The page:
Thursday, September 02, 2010

The New Yorker: "An Arranged Marriage" by Nell Freudenbeger

I’ve enjoyed some of Freudenberger’s work in the past, but not this “story,” and I use quotation marks because this is either an excerpt or is in some way drawn from a novel she’s working on: The Newlyweds (as we know from the Q&A with Nell Freudenberger).

The protagonist is potentially interesting, but I don’t find much in this story that is appealing and the character ultimately falls flat. Amina is from a struggling Bangladesh family—struggling, apparently, because of the father’s incompetence—and she goes online to meet a man, moves to the US, and marries him. In fairly rapid succession she disobeys her mother by giving her virginity to the man, spends a day with her future husband’s cousin buying a wedding dress, and then gets married. At the wedding the big excitement is that she forgets she’s supposed to kiss the groom, or she momentarily forgets where she is, or . . . something.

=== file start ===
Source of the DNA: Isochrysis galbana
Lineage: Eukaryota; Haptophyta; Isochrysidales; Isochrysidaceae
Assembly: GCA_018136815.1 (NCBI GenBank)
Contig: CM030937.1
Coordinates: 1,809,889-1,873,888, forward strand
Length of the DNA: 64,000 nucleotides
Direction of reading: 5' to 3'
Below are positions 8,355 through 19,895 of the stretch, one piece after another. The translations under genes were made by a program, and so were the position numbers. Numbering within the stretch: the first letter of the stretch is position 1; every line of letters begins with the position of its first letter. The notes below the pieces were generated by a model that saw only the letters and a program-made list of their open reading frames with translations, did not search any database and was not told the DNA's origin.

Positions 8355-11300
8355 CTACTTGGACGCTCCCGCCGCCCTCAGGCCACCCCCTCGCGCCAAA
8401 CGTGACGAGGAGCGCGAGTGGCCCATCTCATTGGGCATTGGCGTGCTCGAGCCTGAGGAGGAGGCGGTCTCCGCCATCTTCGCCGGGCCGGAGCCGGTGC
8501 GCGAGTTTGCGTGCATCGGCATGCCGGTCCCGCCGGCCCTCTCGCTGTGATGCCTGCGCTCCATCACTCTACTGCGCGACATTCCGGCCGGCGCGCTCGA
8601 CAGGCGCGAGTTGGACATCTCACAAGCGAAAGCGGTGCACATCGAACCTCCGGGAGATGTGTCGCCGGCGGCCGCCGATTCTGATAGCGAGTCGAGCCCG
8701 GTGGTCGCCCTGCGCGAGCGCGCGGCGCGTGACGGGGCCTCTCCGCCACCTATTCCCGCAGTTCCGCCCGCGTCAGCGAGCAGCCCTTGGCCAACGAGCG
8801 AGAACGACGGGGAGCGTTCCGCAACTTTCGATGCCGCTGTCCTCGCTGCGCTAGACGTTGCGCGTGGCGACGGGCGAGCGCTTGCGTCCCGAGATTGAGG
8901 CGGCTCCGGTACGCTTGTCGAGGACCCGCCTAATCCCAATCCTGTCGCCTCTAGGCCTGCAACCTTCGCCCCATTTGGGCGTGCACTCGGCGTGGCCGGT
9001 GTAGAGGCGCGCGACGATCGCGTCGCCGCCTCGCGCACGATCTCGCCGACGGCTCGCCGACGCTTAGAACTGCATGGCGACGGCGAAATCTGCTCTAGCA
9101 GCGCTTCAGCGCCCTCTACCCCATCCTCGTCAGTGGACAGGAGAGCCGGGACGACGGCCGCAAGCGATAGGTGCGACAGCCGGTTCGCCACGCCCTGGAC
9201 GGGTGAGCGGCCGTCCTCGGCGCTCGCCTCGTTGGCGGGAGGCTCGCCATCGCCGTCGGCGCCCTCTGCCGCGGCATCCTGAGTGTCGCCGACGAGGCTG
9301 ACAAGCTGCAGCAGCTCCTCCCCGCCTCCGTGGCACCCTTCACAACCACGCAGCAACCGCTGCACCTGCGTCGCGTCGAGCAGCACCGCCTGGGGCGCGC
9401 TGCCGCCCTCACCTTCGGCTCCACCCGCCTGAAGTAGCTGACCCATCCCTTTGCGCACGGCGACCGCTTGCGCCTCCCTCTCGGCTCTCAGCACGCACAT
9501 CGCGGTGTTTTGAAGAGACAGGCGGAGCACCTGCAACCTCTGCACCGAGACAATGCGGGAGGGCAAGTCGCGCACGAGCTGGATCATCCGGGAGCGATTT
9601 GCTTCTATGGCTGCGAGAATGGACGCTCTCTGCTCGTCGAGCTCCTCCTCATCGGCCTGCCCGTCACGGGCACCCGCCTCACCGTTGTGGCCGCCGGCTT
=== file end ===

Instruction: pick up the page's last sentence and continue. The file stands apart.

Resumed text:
Briefly there is conflict with the mother, but it is easily brushed aside. Briefly there is what appears to be a possible conflict with the mother-in-law, but that goes nowhere. And in the end, Amina and George are married and, it seems, happy. One clever bit is how Amina learns the word “dumbstruck” but that can’t make up for the rest of this fiction. 

September 6, 2010: “An Arranged Marriage” by Nell Freudenberger

1 comment:

Tim said...

Hi Cliff,

This story left me flat as well. I hate to use the word gimmicky, but the writing came across that way. You can read more at: